Illinois House, Senate energy panels discuss Dynegy 'bailout' request

Illinois House, Senate energy panels discuss Dynegy 'bailout' request

SPRINGFIELD — Opponents referred to a package of bills to benefit Texas-based energy company Dynegy Inc. as a "multimillion-dollar state of Illinois bailout" and urged Illinois lawmakers to act cautiously on the proposals.

Meeting jointly Tuesday, the Senate and House energy committees took no votes on the bills drafted to benefit Dynegy, which operates eight coal-fired power plants in central and southern Illinois. The company has warned lawmakers that under downstate Illinois' current electricity-distribution system, it may have to close at least four of its power plants by 2021 and possibly sooner.

"These closures would cause the loss of almost 550 well-paying union jobs and threaten approximately 4,000 indirect jobs," Dynegy said in a statement.

The appeal from Dynegy is similar to one advanced successfully last year by Exelon Corp., which got state help to continue the operation of two downstate nuclear plants, including one at Clinton.

But some of the groups that supported Exelon's plan now oppose Dynegy's. In fact, nearly all of the testimony, including from the attorney general's office, consumer groups and others, was in opposition.

Dynegy wants the state to pull out of the 15-state Mid-Continent Independent System Operator distribution system and establish its own Illinois-specific system. Dynegy claims that the larger system does not offer downstate Illinois a long-term energy commitment, and that creates "unstable and inadequate pricing" that threatens downstate electricity reliability and the region's economic viability.

But a host of others testified that downstate Illinois has an electricity surplus until at least 2022, and that Dynegy's plan would cost consumers millions.

"I think the expectation is that this new market will increase prices for consumers," said Susan Satter, public utilities counsel for Illinois Attorney General Lisa Madigan. "There's no emergency. There's no need to act now."

Bill Malcom, a lobbyist for the Illinois AARP, said the legislation would "raise rates unnecessarily."

"Many of our members are on low and fixed incomes, and they certainly don't have another $120 to give up given the many other fees and tax increases that they face," Malcom said. "Low prices are not a problem for consumers. A surplus of power is not a problem that someone needs to solve. And most importantly, downstate Illinois is not an island. It is well-connected to other states, all of which also have a surplus of low-cost electric sources."

Andrew Barbeau of the Environmental Defense Fund said Dynegy's legislation would cost central and southern Illinois electricity customers about $400 million.

"For a company with about $5.2 billion in excess capital, it's a little much for them to be asking for a multimillion-dollar state of Illinois bailout," Barbeau said.

Jack Darin, director of the Illinois Sierra Club, suggested it's time for communities with Dynegy power plants to plan for a future without them.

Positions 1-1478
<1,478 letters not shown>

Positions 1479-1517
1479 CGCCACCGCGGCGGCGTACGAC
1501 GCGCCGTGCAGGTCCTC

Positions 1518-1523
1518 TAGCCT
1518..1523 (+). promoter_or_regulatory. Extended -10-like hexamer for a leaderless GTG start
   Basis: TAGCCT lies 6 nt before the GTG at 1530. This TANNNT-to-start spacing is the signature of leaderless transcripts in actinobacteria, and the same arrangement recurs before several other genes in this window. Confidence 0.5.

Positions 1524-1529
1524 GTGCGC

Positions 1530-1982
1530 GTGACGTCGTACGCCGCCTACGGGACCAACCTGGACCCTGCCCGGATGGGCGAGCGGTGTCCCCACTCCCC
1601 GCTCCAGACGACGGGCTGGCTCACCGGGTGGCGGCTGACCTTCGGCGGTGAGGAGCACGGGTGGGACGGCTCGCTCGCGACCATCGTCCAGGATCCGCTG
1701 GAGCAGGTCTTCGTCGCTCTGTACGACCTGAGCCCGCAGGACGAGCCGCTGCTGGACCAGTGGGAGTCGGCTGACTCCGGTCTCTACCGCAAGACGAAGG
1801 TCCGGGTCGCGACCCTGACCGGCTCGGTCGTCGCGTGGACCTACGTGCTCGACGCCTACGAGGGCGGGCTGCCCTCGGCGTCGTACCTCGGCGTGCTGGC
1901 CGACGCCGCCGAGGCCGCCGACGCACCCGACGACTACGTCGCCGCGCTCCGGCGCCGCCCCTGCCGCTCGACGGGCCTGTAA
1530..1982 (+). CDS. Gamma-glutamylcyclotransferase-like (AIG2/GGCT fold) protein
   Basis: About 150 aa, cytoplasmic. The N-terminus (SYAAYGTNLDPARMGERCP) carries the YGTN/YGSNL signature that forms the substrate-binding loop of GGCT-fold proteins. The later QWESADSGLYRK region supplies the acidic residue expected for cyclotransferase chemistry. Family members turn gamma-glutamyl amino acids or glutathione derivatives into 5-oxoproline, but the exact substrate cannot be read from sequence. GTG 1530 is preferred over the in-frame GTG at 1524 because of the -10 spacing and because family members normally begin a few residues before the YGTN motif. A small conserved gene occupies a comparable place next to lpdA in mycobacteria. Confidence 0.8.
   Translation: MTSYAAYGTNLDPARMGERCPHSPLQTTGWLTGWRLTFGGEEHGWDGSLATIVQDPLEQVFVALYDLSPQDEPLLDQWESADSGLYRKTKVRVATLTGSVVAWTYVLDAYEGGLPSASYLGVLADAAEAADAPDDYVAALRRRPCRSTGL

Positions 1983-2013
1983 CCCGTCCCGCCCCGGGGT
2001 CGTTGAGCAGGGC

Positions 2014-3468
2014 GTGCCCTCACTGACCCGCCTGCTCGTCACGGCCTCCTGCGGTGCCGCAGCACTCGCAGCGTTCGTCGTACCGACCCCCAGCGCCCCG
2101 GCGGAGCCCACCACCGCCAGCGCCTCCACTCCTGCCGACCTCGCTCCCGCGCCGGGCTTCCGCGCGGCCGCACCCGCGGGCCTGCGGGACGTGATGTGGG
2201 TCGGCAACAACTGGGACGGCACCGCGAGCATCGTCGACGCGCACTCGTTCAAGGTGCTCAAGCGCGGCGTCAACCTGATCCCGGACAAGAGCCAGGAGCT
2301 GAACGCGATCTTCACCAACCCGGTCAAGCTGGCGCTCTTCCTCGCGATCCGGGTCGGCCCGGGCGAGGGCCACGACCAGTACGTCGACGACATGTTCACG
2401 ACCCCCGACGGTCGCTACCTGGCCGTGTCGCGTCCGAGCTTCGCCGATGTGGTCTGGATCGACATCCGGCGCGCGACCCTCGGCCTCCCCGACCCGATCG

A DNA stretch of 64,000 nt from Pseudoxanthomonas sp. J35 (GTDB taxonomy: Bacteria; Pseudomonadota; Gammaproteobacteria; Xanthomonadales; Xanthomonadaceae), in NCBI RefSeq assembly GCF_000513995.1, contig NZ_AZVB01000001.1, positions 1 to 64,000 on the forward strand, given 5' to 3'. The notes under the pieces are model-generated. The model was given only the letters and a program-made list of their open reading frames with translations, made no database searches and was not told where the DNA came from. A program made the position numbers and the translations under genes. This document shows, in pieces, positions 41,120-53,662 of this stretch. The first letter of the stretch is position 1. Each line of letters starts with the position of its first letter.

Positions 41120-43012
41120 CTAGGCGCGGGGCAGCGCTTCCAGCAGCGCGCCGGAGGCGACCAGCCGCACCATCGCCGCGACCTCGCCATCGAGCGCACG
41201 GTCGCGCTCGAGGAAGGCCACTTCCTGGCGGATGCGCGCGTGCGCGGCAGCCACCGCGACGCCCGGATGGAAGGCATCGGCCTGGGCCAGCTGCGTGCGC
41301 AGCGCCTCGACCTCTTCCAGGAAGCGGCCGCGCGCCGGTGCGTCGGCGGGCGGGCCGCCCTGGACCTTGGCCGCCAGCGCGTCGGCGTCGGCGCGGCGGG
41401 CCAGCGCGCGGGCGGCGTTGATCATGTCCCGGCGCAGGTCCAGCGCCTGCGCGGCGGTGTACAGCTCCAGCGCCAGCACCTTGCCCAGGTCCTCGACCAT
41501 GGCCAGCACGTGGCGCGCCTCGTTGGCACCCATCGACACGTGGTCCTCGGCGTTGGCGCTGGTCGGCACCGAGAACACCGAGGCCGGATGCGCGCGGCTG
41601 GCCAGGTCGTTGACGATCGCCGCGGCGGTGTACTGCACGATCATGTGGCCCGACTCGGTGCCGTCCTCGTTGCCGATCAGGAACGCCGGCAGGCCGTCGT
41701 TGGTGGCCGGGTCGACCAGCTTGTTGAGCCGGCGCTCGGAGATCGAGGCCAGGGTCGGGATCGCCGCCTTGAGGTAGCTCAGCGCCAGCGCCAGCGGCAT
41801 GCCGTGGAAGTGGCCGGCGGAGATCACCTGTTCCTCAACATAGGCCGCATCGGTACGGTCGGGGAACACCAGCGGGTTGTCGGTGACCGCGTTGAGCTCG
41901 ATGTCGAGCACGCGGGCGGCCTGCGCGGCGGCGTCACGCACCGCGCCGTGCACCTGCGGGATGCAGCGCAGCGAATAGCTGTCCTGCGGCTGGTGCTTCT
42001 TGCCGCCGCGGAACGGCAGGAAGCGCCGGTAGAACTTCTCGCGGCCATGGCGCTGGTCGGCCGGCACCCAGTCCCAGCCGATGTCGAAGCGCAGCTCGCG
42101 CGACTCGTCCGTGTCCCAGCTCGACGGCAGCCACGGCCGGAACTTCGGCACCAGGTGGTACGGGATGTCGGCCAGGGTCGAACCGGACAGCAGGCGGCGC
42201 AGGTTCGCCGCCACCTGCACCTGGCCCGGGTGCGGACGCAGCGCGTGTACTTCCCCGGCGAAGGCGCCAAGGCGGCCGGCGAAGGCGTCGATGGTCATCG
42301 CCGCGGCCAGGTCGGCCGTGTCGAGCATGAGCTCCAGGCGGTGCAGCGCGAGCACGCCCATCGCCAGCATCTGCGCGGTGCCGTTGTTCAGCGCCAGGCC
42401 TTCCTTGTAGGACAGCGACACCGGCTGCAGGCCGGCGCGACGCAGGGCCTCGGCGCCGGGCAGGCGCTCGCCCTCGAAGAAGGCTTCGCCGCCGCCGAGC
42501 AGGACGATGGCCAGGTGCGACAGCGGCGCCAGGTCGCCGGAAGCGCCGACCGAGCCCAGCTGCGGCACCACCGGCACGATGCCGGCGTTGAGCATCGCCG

"The average age of a coal plant retired in the United States is just over 50 years, and that is the age of the Dynegy fleet today," he said. "Dynegy is not investing in these plants. They are not proposing to invest in these plants, even if these proposals were to become law.

"These are difficult conversations, but we need to begin preparing for a future that already has come."

Ameren Illinois, the largest electricity-distribution company downstate, said it didn't think there was an immediate need for the legislation.

"We just do not think it makes sense to try to begin this immediately," said Jim Blessing, the utility's senior director of energy supplies and corporate initiatives. "We don't think there's a short-term issue."

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DaveKNEIS wrote on November 09, 2017 at 2:11 pm

During the 3+ years of the Exelon bailout proposals, our organization pointed out 2 things: 1.)  it WAS and still IS a bailout, as is Dynegy's current attempt at legalized pick-pocketing, and 2.) the State and the Legislature can avoid many of the negative consequences of large plant closures -- energy or otherwise -- by enacting mandatory "just transitions" legislation that would require both local communities and the utilities closing power plants and mines to mutually contribute into an escrowed fund PRIOR to plant closures, to be made available upon plant closure. This would 1.) protect the essential public services that could be threatened by the sudden loss of tax base revenue, and 2.) provide a funding pool to seek alternative economic development and job replacement in the affected communities.  These ideas fell on deaf ears, probably muffled by the sound of large Exelon campaign contributions.


The age of big-box fossil and nuclear power companies is ending.  It's not a question of if, but when; and how much damage will occur in the meantime through failure to properly plan ahead.  The Dynegy bailout re-emphasizes the need for these "just transitions" programs prior to plant and mine closures, to remove the economic blackmail threats that large energy companies use on legislatures to grant bailouts.  If anybody needs a bailout, it would be the affected communities, not the for-profit corporations.  Legislators -- Reject the bailouts, support the communities!


--Dave Kraft, Director, Nuclear Energy Information Service, Chicago--